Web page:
by Jenny Williams Fawcett. 29th August 2014.
With the onset of the annual spring tides Killarney’s coast has taken its usual battering, but again this year there is evidence of irregular tidal wave surges along this part of the coast that sweep up and over the summit of dunes in ways not usually seen.
These waves gather pace out of Port Fairy’s bay and roar eastward through Mills’ Point at the Three Mile Reef, before sweeping through Finnigan’s beach to The Sink, along to a small bay at Fishermans’ Point before rounding a seaweed covered beach that curves around to Stingray Bay and Killarney’s main beach.
Killarney beach was named for its proximity southward of the private township of Killarney created in the 1850’s.
Like the ‘Koroit Beach’ south of Tower Hill both were where the new settlers and labourers made their way for summer relief.
Eons before this they had long been the hunting and feeding grounds of the indigenous inhabitants, who also used parts of the coast between Mill’s Point and The Basin as burial grounds.
These irregular tidal waves continue careering along the dunes sweeping from Killarney Beach through to the ‘boat launch’ near one of the dunes known as The Sisters, before rounding a southern point and hammering along to ‘The Basin’ which adjoins the ‘Koroit Beach’ or as it is called today – ‘Gorman’s Lane’.
All these landmarks fall within Armstrong’s Bay which continues from Port Fairy on to Lady Bay at Warrnambool.
When these particular waves take off they slice their way along the coast.
Aided by high seas a ‘washing-machine’ affect is created and the waves and seas sweep away built-up beach sand that has accumulated over the previous 12 months.
Last year I had a conversation on the beach with a man who has been fishing at Killarney for over fifty years.
He started off fishing with my uncle Jim Willis, a professional fisherman and fourth-generation Killarney raised.
I asked did he think the tides were changing, and he did not even hesitate in agreeing.
He told me all his life he had fished at night but in particular an experience he had with a rogue tidal sweep in recent years really alarmed him.
He said he came over the sand dunes with his usual gear, and was just stepping down onto the beach when he heard a strange roar. He turned on his torch and saw an immense wave running sideways along the coast straight at him, the likes of which he had never seen before. He told me he had never clambered back up a sandhill so quick in his life, and it was not an experience he cared to repeat.”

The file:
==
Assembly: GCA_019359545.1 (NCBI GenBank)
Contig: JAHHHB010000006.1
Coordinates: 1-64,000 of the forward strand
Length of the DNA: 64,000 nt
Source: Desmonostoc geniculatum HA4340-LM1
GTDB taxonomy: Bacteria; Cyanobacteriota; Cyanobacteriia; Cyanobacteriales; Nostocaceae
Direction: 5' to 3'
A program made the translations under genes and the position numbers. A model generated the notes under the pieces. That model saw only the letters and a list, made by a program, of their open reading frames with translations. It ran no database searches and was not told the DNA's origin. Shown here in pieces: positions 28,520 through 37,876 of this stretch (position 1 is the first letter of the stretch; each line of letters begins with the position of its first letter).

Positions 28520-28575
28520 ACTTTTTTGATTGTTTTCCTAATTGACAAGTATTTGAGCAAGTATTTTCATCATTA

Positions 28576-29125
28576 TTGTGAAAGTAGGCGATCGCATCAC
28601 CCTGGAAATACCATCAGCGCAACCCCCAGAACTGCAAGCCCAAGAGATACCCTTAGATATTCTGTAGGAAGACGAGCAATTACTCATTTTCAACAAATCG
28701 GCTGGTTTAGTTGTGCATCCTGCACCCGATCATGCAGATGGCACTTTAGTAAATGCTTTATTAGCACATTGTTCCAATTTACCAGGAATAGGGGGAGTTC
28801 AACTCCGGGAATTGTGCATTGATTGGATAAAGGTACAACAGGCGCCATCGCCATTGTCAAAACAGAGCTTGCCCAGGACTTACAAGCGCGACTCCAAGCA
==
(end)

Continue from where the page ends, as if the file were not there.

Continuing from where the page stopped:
Nature has annual clean-ups of the coast but it is these irregular tidal sweeps that particularly shape the coastal dunes.
Verdue and marram grass are left hanging over newly-created sand cliffs, and rubbish swept along with the wave is left in particular dumpsites, usually the meeting points of cross-seas and which remain fairly consistent over the years.
We can measure that the sea is making inroads into old dunes by aboriginal middens that become exposed in the wake of these increasing irregular tidal surges.
These middens were places the indigenous inhabitants used for cooking and feasting and were usually situated out of the wind, behind dunes that had built up along adjoining rocky points where food was gathered.
And what is becoming evident is that certain wave actions are slicing through the dunes and exposing the middens.
In the recent erosion yet another midden has been opened up near Stingray Bay at Killarney, which I haven’t seen in five decades of walking this beach.
There are parts of the Killarney coast that have grown entire new rows of dunes, since the 1970’s at least.
And other parts that are subject to annual, regular erosion, especially where the seas are driven in by high tides sustained by gale-force winds.
Old scars in the dune faces from previous decades’ erosion are evident, but it is rogue tidal-sweeps like in the last few days that make the greatest inroads, cutting along the dunes back to old erosion scars.
It seems to be the east faces of dunes that stretch along this coast that is bearing the brunt of these particular tides.
Erosion of Port Fairy’s east beach has been reported in the local papers since at least the 1860’s, but in the last couple of years the sea has clawed the town’s old tip out of the dunes and continued to erode the remaining narrow strip of dunes.
A solution is being trialled with rock barriers along this part of the coast, but eastward towards Killarney and Warrnambool erosion is left to the elements.
The curious question is how long will this particular form of erosion continue, and how far can it make its inroads?
In the infamous 1946 flood, an opening in the dunes near the old Port Fairy tip was created by flood waters seeking to drain out into the sea, showing how vulnerable the coast is under pressure.
And sand dunes, or in this particular coast’s instance – the sand spit – is constantly under pressure with the ocean on one side, and natural swamps and artesian basins on the other as well as landfall rain, annual flooding and human settlement.
These push-and-pull factors place the sand mountains under constant stress.
European settlement also made its inroads into the dunes with many sections of the coast from Port Fairy to Warrnambool used as formal and informal tip sites, or as sand quarries, further weakening the sand’s defences against wind and rain.
From the 1870’s marram grass has been used to stabilise the dunes but in itself has created a means for the dunes to grow more mountainous, creating cliff-top hazards when annual erosion occurs.
It is only the beginning of spring, and yet severe erosion has left fresh cliffs along Killarney’s coast so it might pay to check high tide measurements before you head off too far along the beaches.